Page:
In recent years the European fashion industry and its stakeholders have begun to pay attention to the industry´s negative environmental impacts. The increasing awareness of resource waste, the use of hazardous chemicals, vast amounts of garments that go to landfill and the pollution of the ocean through microplastic led to a call for significant changes towards more sustainability. From a scholarly as well as a practitioner’s point of view, a circular economy is regarded as a promising approach to tackle the problem of resource scarcity and eliminate negative environmental impacts of human activity. Among the several different streams of circular economy, the Cradle-to-Cradle (C2C) concept is regarded as the most rigorous and holistic approach, incorporating environmental, economic and social benefits. With its positive agenda, incorporating abundance and long-term sustainable economic growth, the concept presents an alternative to the strategies of eco-efficiency. This study explores the emerging implementation of C2C and investigates the emerging transition towards a circular economy in the European fashion industry. Through a multiple-case study of six European fashion brands and ten expert interviews the opportunities and challenges of C2C first movers have been analyzed and compared to more commonly applied sustainability strategies within the industry. The study demonstrates that although C2C possesses several opportunities, its implementation is still low and especially for first movers it implies various challenges. These challenges are closely connected to the complexity of the concept and the industry. Additionally, the call for fundamental changes of traditional business thinking and the redesign of materials and their flow constitute challenges in terms of risk management as well as material and technology availability. To overcome the challenges and foster the transition towards a circular economy by implementing C2C more fashion companies need to be willing to cooperate with each other and their supply chain members. Moreover, clear marketing concepts to raise awareness and communicate the benefits of the approach to consumers and suppliers are required. Finally, the lack of C2C certified materials and recycling technologies can be remedied by investments in research and development as well as openness for collaboration to jointly develop circular solutions. However, although those actions are already recognisable to some extend within the fashion industry, no clear evolvement of one dominant sustainability strategy could be observed in this study and there is still a long way to go for a successful implementation of a circular economy in the European fashion industry.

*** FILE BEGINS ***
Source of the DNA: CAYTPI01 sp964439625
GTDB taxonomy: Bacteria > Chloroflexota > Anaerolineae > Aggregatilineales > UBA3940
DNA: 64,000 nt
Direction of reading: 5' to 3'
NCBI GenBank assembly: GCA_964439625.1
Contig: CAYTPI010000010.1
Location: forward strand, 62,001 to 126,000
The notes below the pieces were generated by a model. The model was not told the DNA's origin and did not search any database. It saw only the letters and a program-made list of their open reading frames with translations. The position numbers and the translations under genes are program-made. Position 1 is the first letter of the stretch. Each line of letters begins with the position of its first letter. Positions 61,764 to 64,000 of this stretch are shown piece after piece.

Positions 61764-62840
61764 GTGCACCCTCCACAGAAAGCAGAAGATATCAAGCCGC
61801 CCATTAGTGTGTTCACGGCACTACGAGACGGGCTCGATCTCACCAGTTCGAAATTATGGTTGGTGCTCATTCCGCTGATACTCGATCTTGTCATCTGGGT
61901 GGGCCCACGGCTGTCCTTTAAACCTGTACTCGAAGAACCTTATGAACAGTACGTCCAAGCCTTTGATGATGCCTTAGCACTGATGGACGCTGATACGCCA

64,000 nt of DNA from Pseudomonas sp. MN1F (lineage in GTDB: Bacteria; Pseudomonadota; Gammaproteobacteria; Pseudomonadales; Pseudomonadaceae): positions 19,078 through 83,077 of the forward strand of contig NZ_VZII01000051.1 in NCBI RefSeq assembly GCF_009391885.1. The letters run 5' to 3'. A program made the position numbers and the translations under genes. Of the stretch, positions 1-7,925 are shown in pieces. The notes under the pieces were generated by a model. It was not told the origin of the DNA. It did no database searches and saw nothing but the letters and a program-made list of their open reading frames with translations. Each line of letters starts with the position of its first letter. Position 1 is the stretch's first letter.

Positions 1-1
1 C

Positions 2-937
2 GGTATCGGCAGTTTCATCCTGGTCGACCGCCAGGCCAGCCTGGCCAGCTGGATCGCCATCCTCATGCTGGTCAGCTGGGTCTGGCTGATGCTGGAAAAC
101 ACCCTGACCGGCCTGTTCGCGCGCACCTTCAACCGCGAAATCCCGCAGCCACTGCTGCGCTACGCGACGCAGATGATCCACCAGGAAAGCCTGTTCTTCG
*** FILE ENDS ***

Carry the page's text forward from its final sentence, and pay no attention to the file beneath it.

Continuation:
|Educations||Master of Business, Language and Culture; Business and Devlopment, (Graduate Programme) Final Thesis|
|Number of pages||196|